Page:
Saturday, August 21, 2021 —(Tomorrow, August’s full “Sturgeon” moon will rise nearest to earth.)
Tomorrow’s full moon will be a seasonal “blue moon”. It won’t appear in the sky as a blue globe, but might offer bluish glows. Maybe my run-of-the-mill cameras can pick up coloration differing from other full moons. To clarify, I’m always pleased with my cameras’ yields, but every month’s full moons are somewhat unique. They keep me hoping to discover, in real-time, even a few more elements making monthly sky shows special and appealing.
Full moons let us see a setting sun and a rising moon nearly at the same time. While outside and photographing a full moon, one almost immediately can turn around to capture a disappearing sun.
A moon rising in the east becomes visible because the Earth has rotated toward the moon enough, so that the moon rises over an horizon. When a moon appears rising and a sun appears setting at almost the same time, it means the sun and moon are on opposite sides of the Earth, letting the moon fully reflect the sun’s light and giving us a full moon.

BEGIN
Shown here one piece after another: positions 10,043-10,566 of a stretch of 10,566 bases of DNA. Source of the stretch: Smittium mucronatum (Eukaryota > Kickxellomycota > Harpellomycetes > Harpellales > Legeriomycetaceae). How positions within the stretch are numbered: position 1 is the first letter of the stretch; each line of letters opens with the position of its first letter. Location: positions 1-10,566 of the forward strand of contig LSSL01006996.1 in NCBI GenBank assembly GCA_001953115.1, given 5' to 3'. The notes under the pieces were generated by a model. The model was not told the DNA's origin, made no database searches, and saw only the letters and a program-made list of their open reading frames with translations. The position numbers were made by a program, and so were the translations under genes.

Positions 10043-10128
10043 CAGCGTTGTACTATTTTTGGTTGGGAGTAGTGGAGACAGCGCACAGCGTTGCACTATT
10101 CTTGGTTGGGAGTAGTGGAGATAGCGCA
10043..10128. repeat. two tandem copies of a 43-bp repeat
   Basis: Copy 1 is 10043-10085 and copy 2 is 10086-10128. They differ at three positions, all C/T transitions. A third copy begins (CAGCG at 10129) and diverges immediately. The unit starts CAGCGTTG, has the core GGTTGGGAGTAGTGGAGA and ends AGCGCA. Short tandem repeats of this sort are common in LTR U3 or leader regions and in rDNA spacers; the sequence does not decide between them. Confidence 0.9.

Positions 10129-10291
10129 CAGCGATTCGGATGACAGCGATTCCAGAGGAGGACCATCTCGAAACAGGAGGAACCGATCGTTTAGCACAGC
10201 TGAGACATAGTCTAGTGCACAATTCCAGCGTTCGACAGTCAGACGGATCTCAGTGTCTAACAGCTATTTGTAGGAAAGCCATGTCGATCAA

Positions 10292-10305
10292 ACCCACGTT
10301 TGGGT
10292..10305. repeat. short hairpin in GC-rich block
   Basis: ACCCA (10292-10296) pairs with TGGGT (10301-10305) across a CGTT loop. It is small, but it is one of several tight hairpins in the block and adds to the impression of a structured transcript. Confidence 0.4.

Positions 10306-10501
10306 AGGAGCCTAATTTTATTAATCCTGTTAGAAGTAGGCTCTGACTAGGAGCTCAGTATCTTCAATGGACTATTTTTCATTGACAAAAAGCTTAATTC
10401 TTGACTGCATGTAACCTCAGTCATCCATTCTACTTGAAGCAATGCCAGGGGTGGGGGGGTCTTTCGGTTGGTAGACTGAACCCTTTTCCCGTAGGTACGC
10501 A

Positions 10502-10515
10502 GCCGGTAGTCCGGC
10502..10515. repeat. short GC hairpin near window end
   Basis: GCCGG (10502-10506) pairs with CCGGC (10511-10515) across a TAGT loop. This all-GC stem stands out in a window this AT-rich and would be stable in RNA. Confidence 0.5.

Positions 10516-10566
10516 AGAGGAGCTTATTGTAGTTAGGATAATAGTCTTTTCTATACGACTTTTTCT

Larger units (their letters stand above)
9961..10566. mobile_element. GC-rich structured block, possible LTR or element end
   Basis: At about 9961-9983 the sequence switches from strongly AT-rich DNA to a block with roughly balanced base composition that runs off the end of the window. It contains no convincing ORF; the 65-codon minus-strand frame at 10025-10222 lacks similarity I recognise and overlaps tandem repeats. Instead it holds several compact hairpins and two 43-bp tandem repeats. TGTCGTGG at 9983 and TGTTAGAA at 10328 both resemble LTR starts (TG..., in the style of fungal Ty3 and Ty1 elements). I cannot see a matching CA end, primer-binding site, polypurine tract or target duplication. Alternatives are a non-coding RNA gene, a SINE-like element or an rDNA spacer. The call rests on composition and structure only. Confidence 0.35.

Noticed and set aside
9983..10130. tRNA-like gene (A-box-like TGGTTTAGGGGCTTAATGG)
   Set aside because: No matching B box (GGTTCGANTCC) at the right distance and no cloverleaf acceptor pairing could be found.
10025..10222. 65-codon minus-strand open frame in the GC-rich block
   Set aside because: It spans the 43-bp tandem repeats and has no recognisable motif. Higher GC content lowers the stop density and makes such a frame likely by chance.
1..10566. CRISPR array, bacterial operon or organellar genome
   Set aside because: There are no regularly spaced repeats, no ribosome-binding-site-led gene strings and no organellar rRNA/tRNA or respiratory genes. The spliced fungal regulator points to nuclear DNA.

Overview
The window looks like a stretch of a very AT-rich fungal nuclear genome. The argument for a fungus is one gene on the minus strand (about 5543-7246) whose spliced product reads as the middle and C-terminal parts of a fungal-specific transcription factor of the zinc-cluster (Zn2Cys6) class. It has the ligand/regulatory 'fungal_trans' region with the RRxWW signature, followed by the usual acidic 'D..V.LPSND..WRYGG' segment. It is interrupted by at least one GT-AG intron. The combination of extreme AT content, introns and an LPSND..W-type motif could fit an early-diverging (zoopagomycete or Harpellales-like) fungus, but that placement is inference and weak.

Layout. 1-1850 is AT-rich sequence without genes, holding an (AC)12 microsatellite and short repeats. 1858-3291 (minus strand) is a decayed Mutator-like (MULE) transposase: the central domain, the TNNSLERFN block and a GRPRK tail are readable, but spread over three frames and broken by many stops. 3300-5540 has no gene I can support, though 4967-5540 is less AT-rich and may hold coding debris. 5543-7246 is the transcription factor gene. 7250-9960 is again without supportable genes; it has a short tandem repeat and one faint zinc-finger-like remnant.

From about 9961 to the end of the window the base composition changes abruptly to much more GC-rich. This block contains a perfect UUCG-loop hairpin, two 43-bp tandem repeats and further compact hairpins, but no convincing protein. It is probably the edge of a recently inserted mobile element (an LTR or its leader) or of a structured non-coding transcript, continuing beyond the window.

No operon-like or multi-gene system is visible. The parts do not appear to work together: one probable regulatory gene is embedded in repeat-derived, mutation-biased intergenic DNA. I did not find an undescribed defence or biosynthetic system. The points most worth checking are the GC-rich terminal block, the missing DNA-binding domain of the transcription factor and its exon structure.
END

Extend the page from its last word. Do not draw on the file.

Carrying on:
It’s exciting to anticipate this month’s full moon. What might it offer that’s bluish and apparent? Almost exactly, too, the setting sun should be interesting. If the sun holds onto a smoke-caused and outstandingly intense-red, would its off-coloration affect the rising moon’s lighting and shading?
Here’s some reality according to NASA. A blue-colored moon is the result of water droplets in the air, from certain types of clouds, or from particles thrown into the atmosphere by natural catastrophes, such as volcanic ash and smoke. Moreover, blue-colored moons in photos are from using special blue filters for cameras or in post-processing software.
Well, that’s “blue” from the experts, but who knows? My mortal’s eye will focus upward to see natural moon-hues and might also spot seeming moon-blues. Stay tuned.
Dear Friends: Looking at the sky increases our visual system, and engages our imagination. Diana